And Gaddafi said, leaning over the chessboard: "I'm for negotiations!"

During the trip of FIDE president to the Libyan Jamahiriya in June 2011, he was accompanied by Nikolai Sologubovsky, a correspondent of Moskovsky Komsomolets newspaper. We bring to your attention his reportage. Here are fragments of Kirsan Ilyumzhinov's interview.

"I did not think that my trip to Libya would attract such attention. I will not give any political assessments. I just want to tell you what I saw. And tell in detail what leader of the Libyan Jamahiriya Muammar Gaddafi told me during our meeting.

I have repeatedly visited this country. I have been to Tripoli and other cities. In 2004, I met with Gaddafi in the quiet town of Sirte, where he received me in his unchanged tent. My relations with Gaddafi, the Libyan Chess Federation and prominent Libyan politicians lasted for over ten years. I remember my impressions of that time: calm and hardworking people that love chess.
And here I am in Tripoli again. The city has not changed much. of course, there are bombing attacks mostly at night. But the city lives its normal life in the daytime: there are markets, shops and traffic officers dressed in snow-white uniform at the crossroads. They look smart! And this is not a holiday! And drones that constantly fly and bomb the city. I noticed a destroyed building on our way to the Ministry of Education. We stopped and I asked the escort: "What was it?" He said it was a hospital. NATO also wanted to bomb the parliament building. But the bombs – so-called precision bombings -- flew aside and struck the hospital. Then they wanted to bomb the television tower and it was demolished half a block away. If they talk about human rights and at the same time do this, what rights do they speak about?
During this trip Tripoli, a city under constant bombings, I was surprised by people that stayed calm. They were confident that this madness will stop and a normal quiet life will begin. I did not see panic. After talking to Libyans, I felt that they did not understand what was happening. Well, why are they being bombed every night? When I talked with the Minister of Education, he complained about the increased number of children with developmental disabilities. There are children who hide under the bed every night and ask their parents: "Will they bomb us again tonight?" A child sleeping under the bed. Is not this normal? The children still graduate from the school year in the Libyan Jamahiriya despite the schools are bombed. However, this academic year for children is lost in Benghazi! Lost!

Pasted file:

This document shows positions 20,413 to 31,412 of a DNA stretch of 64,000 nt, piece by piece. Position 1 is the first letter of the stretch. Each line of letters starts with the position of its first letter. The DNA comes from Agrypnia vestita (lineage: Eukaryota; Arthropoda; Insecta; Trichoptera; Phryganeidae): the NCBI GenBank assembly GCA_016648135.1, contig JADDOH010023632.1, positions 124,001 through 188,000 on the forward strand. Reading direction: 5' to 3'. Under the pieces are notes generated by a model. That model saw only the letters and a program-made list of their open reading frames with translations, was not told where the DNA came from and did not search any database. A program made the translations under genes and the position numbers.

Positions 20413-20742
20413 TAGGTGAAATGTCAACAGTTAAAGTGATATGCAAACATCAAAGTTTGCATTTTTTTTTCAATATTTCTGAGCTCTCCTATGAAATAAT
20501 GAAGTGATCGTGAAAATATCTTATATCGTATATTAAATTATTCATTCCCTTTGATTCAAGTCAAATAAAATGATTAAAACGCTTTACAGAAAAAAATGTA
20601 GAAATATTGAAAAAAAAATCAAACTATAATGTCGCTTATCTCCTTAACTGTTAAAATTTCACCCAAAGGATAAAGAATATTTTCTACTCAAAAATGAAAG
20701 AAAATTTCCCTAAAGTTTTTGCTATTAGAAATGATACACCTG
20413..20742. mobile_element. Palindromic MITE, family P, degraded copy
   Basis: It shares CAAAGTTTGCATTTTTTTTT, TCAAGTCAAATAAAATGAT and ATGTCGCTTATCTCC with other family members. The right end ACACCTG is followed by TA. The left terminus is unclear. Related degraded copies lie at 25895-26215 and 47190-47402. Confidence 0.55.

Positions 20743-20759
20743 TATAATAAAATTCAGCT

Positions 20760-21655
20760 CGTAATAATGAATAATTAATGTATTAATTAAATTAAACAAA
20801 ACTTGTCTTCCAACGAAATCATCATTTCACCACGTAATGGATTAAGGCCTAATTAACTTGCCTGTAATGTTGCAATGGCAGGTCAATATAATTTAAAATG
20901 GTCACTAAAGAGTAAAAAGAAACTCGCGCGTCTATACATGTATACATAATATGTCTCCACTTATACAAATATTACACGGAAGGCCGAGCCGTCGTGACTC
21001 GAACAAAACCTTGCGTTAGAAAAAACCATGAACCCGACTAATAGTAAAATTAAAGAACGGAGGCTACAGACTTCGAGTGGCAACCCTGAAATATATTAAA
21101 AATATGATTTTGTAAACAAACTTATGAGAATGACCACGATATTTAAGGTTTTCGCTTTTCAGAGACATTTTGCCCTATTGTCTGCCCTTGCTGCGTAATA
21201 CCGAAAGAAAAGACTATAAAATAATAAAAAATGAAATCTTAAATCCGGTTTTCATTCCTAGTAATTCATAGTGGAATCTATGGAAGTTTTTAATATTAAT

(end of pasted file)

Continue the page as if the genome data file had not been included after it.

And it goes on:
But the Libyans believe that they will survive and remain free and independent. I saw responsibility for their work and for their country in both ordinary people and leaders.
My visit to Libya took place within the framework of FIDE activities in the Year of Africa: holding chess competitions, conducting seminars for trainers and arbiters as well as active promotion of chess and the introduction of the Chess in School programme. I had already visited several African countries by that time.
I was awarded the Order for Merit to the Fatherland in the Kremlin on June 9. And when the head of the Russian Presidential Administration Naryshkin asked about my future plans, I said that after this event I will immediately fly to Tunisia and later will visit the Libyan Jamahiriya. He asked: "For what purpose?" And that’s how our conversation took place. That’s how I informed the Administration about my future trip.
Some of my colleagues, for example, FIDE Vice President are afraid to go to Libya. It is constantly being reported that Tripoli is bombed and that there is disturbance. But we reached the capital without a problem. I crossed half of the country, saw towns and villages that were declared by Western media as "captured by the rebels" and that allegedly "there are fierce battles." Nevertheless, we just had passed this place on that day! And when we drove back to the Tunisian border, the Western media reported that the city of Zawia was "captured by the rebels," while we were calmly passing through it: there was no fighting!
When we were in the hotel, we watched similar "news" on TV. Libyans laugh when they see these Western fairy tales. I would like to note that you can watch any of the western TV channels including Russian TV programmes in local hotels. On the other hand, Libya has no satellite connection; the Libyan media are not able to broadcast abroad to the world ...
Scheduled meetings with President of the National Olympic Committee Mohammed Gaddafi and Minister of Education of Libya took place in Tripoli. We discussed the activities within the framework of our agreement. For example, chess is taught as a compulsory subject in the Libyan schools since October 1 in accordance with our agreement. We discussed holding seminars for trainers and arbiters. A lot of work has been done within two days and, as the president of FIDE, I am satisfied with the results of the trip. The Libyan Jamahiriya and personally Muammar Gaddafi will make a great contribution to the development of chess in the future...

(to be continued)